In today’s employment environment, it is essential that human resources professionals monitor and address current trends that are impacting employment background screening. If organizations fail to address new background screening trends, they could find themselves exposed to risk or compliance concerns.
Among the most prominent trends that are currently impacting background screening are shifting E-Verify requirements, social media usage, evolving credit check regulations and an increase in the use of contingent workers.
Each of these trends presents a unique challenge that should be considered when developing or updating a background screening program. Discover the best practices to address each of these emerging trends below.
Trend: Changing E-Verify Legislation
Legislators at the state and federal levels are considering wider applications of the use of the Department of Homeland Security’s (DHS) E-Verify system during hiring. For many organizations, E-Verify is used on a voluntary basis to check an individual’s identifying information and photograph against a DHS database to verify the right to work in the U.S., in addition to completion of the Form I-9.
Some states, such as Arizona and Louisiana, require that all employers use E-Verify, while a handful of other states only require federal or state contractors to use E-Verify. E-Verify legislation is pending in several states and the Legal Workforce Act of 2011, which would make the use of E-Verify mandatory nationwide, was introduced in the House of Representatives in June of 2011. Additionally, some local municipalities are enacting their own E-Verify requirements.
Best Practice: Be proactive and monitor developing state, federal and local legislation. Train key human resources personnel on the E-Verify system and requirements well in advance of it potentially becoming a mandatory requirement. Finally, investigate how an on-demand employment background screening provider can help you integrate E-Verify into your existing employment screening program.
Trend: The Growth of Social Media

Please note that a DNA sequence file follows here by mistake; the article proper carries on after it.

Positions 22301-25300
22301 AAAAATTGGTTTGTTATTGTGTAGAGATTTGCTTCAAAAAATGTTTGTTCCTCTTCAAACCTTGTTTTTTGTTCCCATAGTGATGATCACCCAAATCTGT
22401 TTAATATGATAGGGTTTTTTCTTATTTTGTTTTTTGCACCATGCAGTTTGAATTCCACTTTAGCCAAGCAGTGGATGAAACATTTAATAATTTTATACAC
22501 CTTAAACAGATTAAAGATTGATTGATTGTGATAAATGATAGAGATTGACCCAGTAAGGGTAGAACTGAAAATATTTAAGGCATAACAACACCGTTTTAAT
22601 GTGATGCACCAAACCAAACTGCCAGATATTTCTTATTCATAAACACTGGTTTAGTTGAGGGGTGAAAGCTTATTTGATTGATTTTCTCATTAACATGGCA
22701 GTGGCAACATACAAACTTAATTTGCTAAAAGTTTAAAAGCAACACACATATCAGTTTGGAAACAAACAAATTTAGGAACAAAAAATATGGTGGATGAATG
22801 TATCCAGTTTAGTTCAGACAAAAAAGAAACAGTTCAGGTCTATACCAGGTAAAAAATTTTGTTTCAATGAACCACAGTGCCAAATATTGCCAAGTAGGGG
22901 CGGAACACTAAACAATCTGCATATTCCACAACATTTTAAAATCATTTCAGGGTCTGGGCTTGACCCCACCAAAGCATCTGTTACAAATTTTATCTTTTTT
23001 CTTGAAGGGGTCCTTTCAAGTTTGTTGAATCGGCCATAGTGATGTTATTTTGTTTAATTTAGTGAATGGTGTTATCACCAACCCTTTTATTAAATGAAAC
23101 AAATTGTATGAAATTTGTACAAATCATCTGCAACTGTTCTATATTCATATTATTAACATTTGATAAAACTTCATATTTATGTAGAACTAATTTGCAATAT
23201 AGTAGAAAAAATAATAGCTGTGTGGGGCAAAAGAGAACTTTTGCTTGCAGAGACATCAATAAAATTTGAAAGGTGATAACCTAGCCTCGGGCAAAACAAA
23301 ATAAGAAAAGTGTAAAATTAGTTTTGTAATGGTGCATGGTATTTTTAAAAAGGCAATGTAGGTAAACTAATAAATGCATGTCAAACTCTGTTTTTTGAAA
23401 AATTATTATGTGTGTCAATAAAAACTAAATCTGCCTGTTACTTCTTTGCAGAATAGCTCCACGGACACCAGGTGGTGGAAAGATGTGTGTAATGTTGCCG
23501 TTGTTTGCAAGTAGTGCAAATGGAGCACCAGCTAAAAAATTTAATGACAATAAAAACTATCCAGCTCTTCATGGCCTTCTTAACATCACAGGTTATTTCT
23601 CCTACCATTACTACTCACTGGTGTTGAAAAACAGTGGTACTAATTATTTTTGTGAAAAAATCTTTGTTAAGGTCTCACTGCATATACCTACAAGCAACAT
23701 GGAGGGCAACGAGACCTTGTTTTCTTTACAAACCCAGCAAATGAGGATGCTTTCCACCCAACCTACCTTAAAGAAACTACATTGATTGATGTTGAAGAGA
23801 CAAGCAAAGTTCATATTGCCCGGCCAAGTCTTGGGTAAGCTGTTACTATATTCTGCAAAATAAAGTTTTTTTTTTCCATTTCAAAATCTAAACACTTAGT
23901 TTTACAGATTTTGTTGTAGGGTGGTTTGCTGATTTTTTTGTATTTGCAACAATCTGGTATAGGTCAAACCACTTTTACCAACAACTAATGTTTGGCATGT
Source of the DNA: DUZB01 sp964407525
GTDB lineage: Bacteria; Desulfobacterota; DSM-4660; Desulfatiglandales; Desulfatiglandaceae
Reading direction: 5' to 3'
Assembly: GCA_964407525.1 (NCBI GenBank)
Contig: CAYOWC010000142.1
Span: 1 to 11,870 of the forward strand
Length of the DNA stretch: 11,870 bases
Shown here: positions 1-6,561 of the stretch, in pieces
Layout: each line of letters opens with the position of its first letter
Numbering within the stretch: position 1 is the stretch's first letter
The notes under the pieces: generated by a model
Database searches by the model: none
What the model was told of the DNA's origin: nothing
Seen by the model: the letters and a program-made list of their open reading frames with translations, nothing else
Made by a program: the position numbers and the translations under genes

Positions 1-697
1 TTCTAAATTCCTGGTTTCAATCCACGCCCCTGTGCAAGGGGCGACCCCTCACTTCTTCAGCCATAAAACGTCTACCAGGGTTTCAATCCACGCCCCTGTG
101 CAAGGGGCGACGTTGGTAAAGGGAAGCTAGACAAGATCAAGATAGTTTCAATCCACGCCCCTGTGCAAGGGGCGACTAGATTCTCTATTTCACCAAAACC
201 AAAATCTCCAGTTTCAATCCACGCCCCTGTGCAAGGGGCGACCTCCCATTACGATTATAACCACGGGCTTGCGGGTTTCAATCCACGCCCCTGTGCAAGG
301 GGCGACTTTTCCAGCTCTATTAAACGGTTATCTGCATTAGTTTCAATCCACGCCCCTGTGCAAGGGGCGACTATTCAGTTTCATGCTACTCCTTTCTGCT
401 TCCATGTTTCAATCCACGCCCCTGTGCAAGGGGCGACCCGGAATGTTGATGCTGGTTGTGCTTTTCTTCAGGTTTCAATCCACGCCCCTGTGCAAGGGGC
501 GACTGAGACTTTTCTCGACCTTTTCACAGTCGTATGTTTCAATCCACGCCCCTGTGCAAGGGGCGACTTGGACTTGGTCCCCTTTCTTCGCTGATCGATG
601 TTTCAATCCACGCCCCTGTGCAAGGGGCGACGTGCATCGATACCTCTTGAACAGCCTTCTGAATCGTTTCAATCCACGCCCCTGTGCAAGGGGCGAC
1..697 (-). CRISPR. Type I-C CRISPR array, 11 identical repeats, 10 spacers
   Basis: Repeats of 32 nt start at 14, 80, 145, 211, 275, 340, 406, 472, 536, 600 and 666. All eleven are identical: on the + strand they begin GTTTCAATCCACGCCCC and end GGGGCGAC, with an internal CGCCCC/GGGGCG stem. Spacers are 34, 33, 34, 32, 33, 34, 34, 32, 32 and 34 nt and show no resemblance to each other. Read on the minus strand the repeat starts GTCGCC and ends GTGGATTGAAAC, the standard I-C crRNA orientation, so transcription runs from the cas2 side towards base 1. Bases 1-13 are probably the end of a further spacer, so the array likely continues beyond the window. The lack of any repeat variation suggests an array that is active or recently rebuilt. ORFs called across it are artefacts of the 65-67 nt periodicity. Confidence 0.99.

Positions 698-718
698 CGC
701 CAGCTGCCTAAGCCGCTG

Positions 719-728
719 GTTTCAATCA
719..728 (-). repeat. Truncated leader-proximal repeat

With more than 800 million users, Facebook is the world’s largest social networking site. Individuals use this platform to share personal information about their education, prior work experience, family life, friends and hobbies. Employers are currently experimenting with how best to use Facebook and other social media sites like Twitter and LinkedIn as part of the recruiting or hiring process.
Best Practice: According to the 2011 HireRight Employment Screening Benchmarking Report, more than half of those surveyed currently use social media or plan to use it for recruiting purposes. When it comes to background screening however, only 11 percent of those surveyed use social media and only 10 percent plan to start using it.
If you do plan to make social media screening a part of your background screening policy, then involve your own legal team to mitigate potential risks.
Trend: Evolving Credit Check Laws
Organizations can benefit from the information found during a credit check, but organizations also need to mitigate the compliance and legal risks involved in using credit screening.
In many states, there are specific requirements for how organizations can use credit checks for employment purposes. At a federal level, the Fair Credit Reporting Act (FCRA) outlines rules for organizations about how they conduct credit checks for employment purposes.
Best Practice: Consider your organization’s locations and check the state requirements in those locations. Review the FCRA’s requirements, including how an organization must notify an applicant, obtain the applicant’s consent and provide an opportunity for the applicant to review or challenge the results. Put a team in place to monitor pending legislation regarding credit checks at the state and federal levels. Then take a look at your current credit screening program and evaluate whether every step of your process meets all state and federal requirements.
Many organizations will also tailor their credit screening process so that only executive level applicants or applicants for financially sensitive positions are subject to credit screening. Finally, if your organization is currently involved in litigation regarding credit checks, then seek legal counsel prior to making any changes to your screening program.
Trend: The Widespread use of Contingent Workers
As organizations continue to rebound from the recession, many are turning to temporary workers in lieu of regular full-time employees to fulfill employment needs. According to the Bureau of Labor Statistics, the number of temporary employees in the workforce has increased by 29 percent since September 2009. During that same period, private jobs grew by less than 1 percent. The growing population of non-employees creates a need for temporary worker background screening policies.
Best Practice: Organizations should extend their background screening policies to apply across the organization to cover the gap between employees and contract workers. According to the HireRight Employment Screening Benchmarking Report, the top three areas checked by organizations are criminal history, identity and employment history.
For added security, organizations can add even more layers to their screening programs, such as sex offender searches, credit checks and drug testing. Organizations may also want to update their background screening programs so that they can monitor current employees and contract workers on a periodic basis and not just before hiring a worker.
Is your organization affected by the above changes in the hiring space? Is your background screening program built for adaptability and change?